Monday, August 2, 2010

Cardio Vs Strength Training: Who Wins?

As a cardio addict, I myself have been guilty of neglecting weight training.  And it shows.  Although my weight roughly stays the same, my shape has not.  I'm flabbier than I was 8 years ago.  And I work out.  Imagine what would be if I wasn't exercising at all!

Something else interesting happened too:  The number of calories it took to maintain my weight 8 years ago, versus the number of calories it takes to maintain my weight now, has dropped.  Meaning, I have to eat less to stay this same weight.  Ugh.  Who wants that?

So last year, I began to take a closer look at the role our muscles play in our metabolism and how not building them, can lead to both of the above problems.  And I started lifting weights.  It's been start and stop, but the past month I have been much more consistent and am VERY pleased with the results.  Plus I get to throw around phrases like "super set" and "chest press" and that makes me totally cool.  Or a geek.

In last week's GOOP, Gwenyth Paltrow's excellent weekly newsletter, she had the following interview with Dr Oz Garcia.  It explains this muscle business perfectly:

Q:  “How might a 40 something jump start a sluggish metabolism?”

Dr. Oz Garcia, who I've been working with, gave us his answer:

A:  Staying slim and fit is always a challenge but maintaining your girly figure after age forty can be an all out battle. Even maintaining an exact diet and fitness regimen will not beat the penalty of aging.

On average, women gain 25 pounds between the ages of 30 and 60 and it’s not from eating those extra Twinkies. During the course of the natural aging process, women shed lean muscle mass. These lean muscles are the force from which calories are burned even while sitting around and just blinking.

Technically speaking, a pound of lean tissue burns 35 to 50 K’s each day. A loss of just a half-pound of lean muscle could cause you to gain three pounds in just one year, 25 pounds in 10 years, 50 pounds in 20 years and a hefty 75 pounds in 30 years.

So in order for women to stay lean well into their 40’s, 50’s and 60’s they need to maintain those lean muscles. This means working out every day. Yes, every day. Exercise with increased resistance and lower reps will provide increased muscle density and bone strength.

Interval training, when you get your heart pumping at maximum capacity and then slow down for a period of recovery, is great for losing weight in your 20’s and 30’s. Once you’re a bit older, however, you want to regulate your cardio training into a steady bell-shaped progression. Start off slow, work to a crescendo and then work you way back down.

Dr. Oz Garcia is a New York city based nutritionist. He is an expert in anti-aging nutrition and the author of several books on the matter including, “Redesigning 50: The No-Plastic-Surgery Guide to 21st-Century Age Defiance”
So, have I convinced you yet, to pick up some dumbbells?  Here are some great resources to help you design a weight program and get started on re-building your lean muscle mass:

The Body Fat Solution by Tom Veunto  (It's worth clicking that link just to get a gander at Tom's AMAZING physique!)

The New Rules of Lifting for Women - Alwyn Cosgrove and others

E-program, Turbulence Training by Craig Ballantyne who gets brownie points for recently going Vegan!  There's a good video presentation when you click that link.  This is mostly body weight exercises, so a good place to start if you're afraid of the weight room.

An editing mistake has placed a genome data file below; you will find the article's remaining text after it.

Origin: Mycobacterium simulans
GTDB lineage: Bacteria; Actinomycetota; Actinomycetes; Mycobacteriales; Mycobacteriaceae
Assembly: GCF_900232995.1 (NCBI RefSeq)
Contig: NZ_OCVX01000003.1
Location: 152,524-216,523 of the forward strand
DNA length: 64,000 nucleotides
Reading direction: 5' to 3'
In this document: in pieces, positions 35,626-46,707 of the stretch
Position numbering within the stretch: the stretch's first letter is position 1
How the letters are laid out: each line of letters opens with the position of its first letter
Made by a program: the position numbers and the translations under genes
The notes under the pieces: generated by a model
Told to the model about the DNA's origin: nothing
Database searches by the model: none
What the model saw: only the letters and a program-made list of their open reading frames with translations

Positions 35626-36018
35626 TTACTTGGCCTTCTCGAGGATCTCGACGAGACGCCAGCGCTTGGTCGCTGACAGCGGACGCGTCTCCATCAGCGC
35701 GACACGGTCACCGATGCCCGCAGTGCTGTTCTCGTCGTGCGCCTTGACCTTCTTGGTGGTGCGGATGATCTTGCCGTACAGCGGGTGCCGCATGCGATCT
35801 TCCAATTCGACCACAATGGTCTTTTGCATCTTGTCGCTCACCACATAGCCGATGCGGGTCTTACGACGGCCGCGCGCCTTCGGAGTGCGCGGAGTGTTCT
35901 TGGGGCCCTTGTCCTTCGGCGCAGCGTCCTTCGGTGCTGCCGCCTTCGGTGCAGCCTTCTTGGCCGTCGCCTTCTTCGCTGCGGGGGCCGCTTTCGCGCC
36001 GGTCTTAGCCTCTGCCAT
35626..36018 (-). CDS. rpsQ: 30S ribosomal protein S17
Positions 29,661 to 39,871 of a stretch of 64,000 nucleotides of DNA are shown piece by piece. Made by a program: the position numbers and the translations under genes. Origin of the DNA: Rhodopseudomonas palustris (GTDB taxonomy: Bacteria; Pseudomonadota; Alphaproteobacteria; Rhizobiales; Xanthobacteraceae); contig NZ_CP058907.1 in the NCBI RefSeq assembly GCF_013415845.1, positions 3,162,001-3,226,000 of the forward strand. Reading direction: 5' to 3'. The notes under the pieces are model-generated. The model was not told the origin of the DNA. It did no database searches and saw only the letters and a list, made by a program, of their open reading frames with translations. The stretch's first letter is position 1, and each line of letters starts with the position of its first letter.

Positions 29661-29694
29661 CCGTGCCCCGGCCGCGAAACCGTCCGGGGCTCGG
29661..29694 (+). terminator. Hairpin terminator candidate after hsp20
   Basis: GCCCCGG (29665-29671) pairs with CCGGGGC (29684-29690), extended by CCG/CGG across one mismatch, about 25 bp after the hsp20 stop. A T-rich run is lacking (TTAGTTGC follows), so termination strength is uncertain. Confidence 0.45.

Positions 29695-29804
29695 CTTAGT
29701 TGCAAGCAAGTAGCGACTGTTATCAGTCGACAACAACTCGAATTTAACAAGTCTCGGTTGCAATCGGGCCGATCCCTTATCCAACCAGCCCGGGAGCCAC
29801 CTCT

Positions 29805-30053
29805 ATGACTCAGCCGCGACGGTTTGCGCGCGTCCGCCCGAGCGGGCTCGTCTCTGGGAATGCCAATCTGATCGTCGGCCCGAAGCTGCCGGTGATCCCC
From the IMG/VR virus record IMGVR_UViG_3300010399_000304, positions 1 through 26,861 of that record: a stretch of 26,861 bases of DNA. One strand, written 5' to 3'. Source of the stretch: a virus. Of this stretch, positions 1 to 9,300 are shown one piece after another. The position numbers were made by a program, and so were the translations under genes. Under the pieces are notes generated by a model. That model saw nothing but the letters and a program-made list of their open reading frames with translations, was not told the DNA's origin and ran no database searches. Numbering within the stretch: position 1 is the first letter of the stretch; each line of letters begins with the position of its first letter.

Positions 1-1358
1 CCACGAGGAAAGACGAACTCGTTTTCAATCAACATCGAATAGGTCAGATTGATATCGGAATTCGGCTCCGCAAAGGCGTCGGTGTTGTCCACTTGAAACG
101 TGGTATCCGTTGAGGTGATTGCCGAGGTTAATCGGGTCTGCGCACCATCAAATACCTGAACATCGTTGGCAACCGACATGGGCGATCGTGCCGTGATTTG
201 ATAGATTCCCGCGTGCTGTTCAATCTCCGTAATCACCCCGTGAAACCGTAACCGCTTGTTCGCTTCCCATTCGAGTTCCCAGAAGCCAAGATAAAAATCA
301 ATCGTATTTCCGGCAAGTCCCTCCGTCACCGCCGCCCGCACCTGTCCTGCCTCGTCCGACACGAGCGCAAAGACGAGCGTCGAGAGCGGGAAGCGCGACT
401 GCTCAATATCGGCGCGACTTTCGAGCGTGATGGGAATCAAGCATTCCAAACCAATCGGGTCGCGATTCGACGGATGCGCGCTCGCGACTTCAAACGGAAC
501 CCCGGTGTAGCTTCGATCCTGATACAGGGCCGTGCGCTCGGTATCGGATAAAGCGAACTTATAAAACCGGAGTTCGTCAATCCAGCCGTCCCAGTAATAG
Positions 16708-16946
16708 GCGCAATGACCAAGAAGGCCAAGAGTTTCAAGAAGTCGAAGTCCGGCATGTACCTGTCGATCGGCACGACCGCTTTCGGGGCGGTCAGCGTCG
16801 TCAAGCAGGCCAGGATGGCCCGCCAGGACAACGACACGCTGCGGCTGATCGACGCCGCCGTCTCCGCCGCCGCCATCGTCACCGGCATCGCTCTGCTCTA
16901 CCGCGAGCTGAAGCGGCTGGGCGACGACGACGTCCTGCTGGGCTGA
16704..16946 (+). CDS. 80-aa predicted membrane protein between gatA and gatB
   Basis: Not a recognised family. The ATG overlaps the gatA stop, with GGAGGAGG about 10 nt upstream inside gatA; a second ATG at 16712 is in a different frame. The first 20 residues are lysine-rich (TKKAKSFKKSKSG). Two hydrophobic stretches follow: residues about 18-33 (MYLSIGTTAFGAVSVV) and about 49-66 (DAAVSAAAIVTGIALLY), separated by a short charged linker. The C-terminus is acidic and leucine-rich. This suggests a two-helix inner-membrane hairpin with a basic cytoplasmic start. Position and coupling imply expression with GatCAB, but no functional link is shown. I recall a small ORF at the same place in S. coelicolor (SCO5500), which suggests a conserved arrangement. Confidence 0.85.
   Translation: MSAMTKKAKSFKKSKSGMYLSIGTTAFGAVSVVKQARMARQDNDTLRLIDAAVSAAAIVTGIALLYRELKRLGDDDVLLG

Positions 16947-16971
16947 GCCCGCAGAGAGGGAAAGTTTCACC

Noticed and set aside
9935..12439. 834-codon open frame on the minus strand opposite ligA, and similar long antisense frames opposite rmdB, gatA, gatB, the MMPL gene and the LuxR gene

You can get a free 4-week trial of Turbulence Training through fellow blogger Swigg:

Now, this wouldn't be a post by yours truly if I didn't take a minute to have an honest REAL heart-to-heart with ya'll, right?:

Experienced Exercisers:  If you aren't getting the kind of results you want even though you workout regularly, YOU HAVE GOT TO CHANGE YOUR WORKOUTS!  Sorry about the yelling, but you would not believe how often people complain to me "I already workout a ton and am STILL overweight!"  They use this as excuse to give up or as proof that they really cannot be as lean as they'd like.  Bollocks I say.  Not getting the results you want mean it's time to change something, not throw in the towel completely.  Open Your Minds, people!

Beginning Exercisers:  Don't worry too much about everything I wrote in this post.  You just need to begin building the exercise habit.  Start with walking if that's all you can do.  Start slowly but consistently.  Try to workout every single day.  This is the fastest and most effective way to build this habit.  Don't do so much that you get injured.  Keep it small, keep it slow, but do it daily.

OK, let's build some muscles!


  1. Em - spot on - I couldn't have been more engrossed were you to have revealed the secret of life and the Universe - sad thing is that I'm not kidding!

  2. Interesting post - weights are my passion but I only do them 2x/week. I don't agree with Dr. Oz' comment about weight training daily, UNLESS the exercises are incorporating different muscles (eg. chest/back one day and legs the next). Also, I thought it was ironic that this was from GOOP - I understood that Paltrow worked out with some Hollywood trainer who philosophy was quite different ("don't work with weights heavier than 3 pounds") - but who knows?

  3. Yeah, it looks like GPal has switched trainers after that low bone density diagnosis!

    I think the Oz quote was a little mixed up with weight training and cardio. I don't think he meant do weights everyday. I think he just meant work-out everyday. That's what Tom and Al seem to say too, although like Lisa said, weights are every other day and even then alternating muscle groups.

    Thanks so much for your comments!